Jiang Zemin's death poses challenge for CCP amid growing White Paper Protests

Jiang’s death poses a question for CCP leadership as to whether or not they will allow public displays of mourning. China has experienced mass protests ever since a fire in Urumqi took the lives of 10 people, including a 3-year-old child.

Libby Emmons Brooklyn NY

Former Chinese President Jiang Zemin died at the age of 96 in Shanghai on Wednesday, suffering from leukemia and multiple organ failure, according to state news Xinhua. In response to Jiang’s death, the CCP issued a letter to the Chinese people expressing collective grief at the loss.

With an announcement of “profound grief,” the letter read that “Comrade Jiang Zemin’s death is an incalculable loss to our Party and our military and our people of all ethnic groups,” Reuters reports. Jiang was President Xi Jinping’s largest rival within the CCP. 

“Xi Jinping’s biggest rival within the CCP has passed,” Posobiec noted. “This has the potential for further protests in China. In 1989 the death of fmr party leader Hu Yaobang led to public memorials that turned into the Tiananmen protests.”

Jiang’s death poses a question for CCP leadership as to whether or not they will allow public displays of mourning. China has experienced mass protests over since a fire in Urumqi took the lives of 10 people, including a 3-year-old child. It is widely believed that the CCP’s intensive lockdown policies, in favor of their “zero Covid” strategy, are to blame for the firefighters’ inability to subdue the flames in time to save lives.

Sympathy protests have sprung up across the globe, with many Chinese students on American campuses expressing their support for those in China seeking liberty and freedom from a Covid-inspired tyranny that is going into 4th year.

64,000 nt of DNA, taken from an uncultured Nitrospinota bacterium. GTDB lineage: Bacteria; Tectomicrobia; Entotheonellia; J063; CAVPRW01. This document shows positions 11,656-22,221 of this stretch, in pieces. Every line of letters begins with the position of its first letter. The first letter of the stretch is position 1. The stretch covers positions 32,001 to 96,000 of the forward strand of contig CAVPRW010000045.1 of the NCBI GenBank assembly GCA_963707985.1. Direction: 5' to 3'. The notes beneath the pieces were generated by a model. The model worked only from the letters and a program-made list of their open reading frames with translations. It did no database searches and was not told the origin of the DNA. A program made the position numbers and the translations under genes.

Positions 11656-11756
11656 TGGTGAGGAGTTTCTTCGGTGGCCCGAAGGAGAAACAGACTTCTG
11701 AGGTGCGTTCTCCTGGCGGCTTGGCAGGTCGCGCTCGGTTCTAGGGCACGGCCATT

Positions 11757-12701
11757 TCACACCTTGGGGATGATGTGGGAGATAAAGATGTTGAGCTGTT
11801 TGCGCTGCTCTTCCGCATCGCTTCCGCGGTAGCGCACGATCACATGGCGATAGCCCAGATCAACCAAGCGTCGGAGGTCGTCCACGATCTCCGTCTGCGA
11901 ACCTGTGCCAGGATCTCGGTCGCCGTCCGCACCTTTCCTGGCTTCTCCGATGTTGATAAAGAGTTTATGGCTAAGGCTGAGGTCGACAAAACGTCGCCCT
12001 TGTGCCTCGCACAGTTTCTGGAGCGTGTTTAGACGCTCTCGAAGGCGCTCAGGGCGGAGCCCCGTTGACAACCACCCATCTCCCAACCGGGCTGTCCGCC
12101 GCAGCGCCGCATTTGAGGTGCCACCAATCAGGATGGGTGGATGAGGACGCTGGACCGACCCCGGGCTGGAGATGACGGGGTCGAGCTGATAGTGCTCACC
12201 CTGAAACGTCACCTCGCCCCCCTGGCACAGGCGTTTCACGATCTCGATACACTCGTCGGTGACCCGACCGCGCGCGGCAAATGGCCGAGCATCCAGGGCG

“The death of Jiang Zemin amid the White Paper protests creates a perilous situation for Xi Jinping,” Jack Posobiec said. “If he allows public memorials for Jiang, they have the potential to be used as protesters as cover to organize large-scale demonstrations in key cities. This is how Tiananmen began.”

It was after Hu’s death in 1989 that more than 100,000 students gathered in Beijing, both in mourning and to demand an end to corruption. Students hung a banner in Tiananmen Square calling Hu “China’s spirit,” and protested from April 15 to June 4, when the government declared martial law.

State media claimed the students were trying to overthrow the government, which resulted in more protestors gathering in the Square, along with hunger strikes and sit-ins in May 1989. This led to a massacre of protestors by the CCP on June 4. Hu had undertaken social reforms in the post-Mao era.

It was Deng Xiaoping that lowered the ax on the Tiananmen Square protestors, and also Deng who helped Jiang rise to party leadership in 1989 after Jiang won praise for his efforts to shut down newspapers that covered the student uprising.

The CCP has been aggressive in their attempts to stop the White Paper Revolution protestors, who hold up white sheets of paper to oppose censorship. Apple has appeared to help the CCP, restricting the use of their AirDrop feature, which iPhone users can use to bypass the internet and internet censors and communicate phone to phone. Protests at the Foxconn Apple factory were squashed last week as the CCP instituted Covid restrictions to keep people locked down.

When Mao Zedong died in 1976, an estimated 1 million people came out to mourn him while he lay in state. Should Jiang be honored with the same treatment, the CCP could risk having protestors gather under cover of grief to continue to express their demands for freedom from lockdowns and restrictions.

deng white paper

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